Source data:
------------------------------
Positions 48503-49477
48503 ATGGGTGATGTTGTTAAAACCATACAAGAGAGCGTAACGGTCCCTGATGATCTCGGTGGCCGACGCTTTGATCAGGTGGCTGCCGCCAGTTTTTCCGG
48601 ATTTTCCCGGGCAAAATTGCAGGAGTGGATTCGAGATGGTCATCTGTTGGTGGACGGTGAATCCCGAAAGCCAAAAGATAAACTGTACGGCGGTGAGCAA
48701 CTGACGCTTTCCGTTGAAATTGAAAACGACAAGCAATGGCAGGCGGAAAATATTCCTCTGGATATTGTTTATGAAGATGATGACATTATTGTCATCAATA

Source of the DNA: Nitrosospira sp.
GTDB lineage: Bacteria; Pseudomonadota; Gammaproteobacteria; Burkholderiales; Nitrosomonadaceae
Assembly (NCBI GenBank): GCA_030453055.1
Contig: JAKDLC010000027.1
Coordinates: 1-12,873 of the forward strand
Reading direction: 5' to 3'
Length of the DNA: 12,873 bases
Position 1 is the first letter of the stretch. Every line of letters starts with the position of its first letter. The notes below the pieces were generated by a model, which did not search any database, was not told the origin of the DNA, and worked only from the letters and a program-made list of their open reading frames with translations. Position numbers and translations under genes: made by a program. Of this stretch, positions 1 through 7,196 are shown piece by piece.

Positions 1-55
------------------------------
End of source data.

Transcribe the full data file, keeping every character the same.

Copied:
Positions 48503-49477
48503 ATGGGTGATGTTGTTAAAACCATACAAGAGAGCGTAACGGTCCCTGATGATCTCGGTGGCCGACGCTTTGATCAGGTGGCTGCCGCCAGTTTTTCCGG
48601 ATTTTCCCGGGCAAAATTGCAGGAGTGGATTCGAGATGGTCATCTGTTGGTGGACGGTGAATCCCGAAAGCCAAAAGATAAACTGTACGGCGGTGAGCAA
48701 CTGACGCTTTCCGTTGAAATTGAAAACGACAAGCAATGGCAGGCGGAAAATATTCCTCTGGATATTGTTTATGAAGATGATGACATTATTGTCATCAATA

Source of the DNA: Nitrosospira sp.
GTDB lineage: Bacteria; Pseudomonadota; Gammaproteobacteria; Burkholderiales; Nitrosomonadaceae
Assembly (NCBI GenBank): GCA_030453055.1
Contig: JAKDLC010000027.1
Coordinates: 1-12,873 of the forward strand
Reading direction: 5' to 3'
Length of the DNA: 12,873 bases
Position 1 is the first letter of the stretch. Every line of letters starts with the position of its first letter. The notes below the pieces were generated by a model, which did not search any database, was not told the origin of the DNA, and worked only from the letters and a program-made list of their open reading frames with translations. Position numbers and translations under genes: made by a program. Of this stretch, positions 1 through 7,196 are shown piece by piece.

Positions 1-55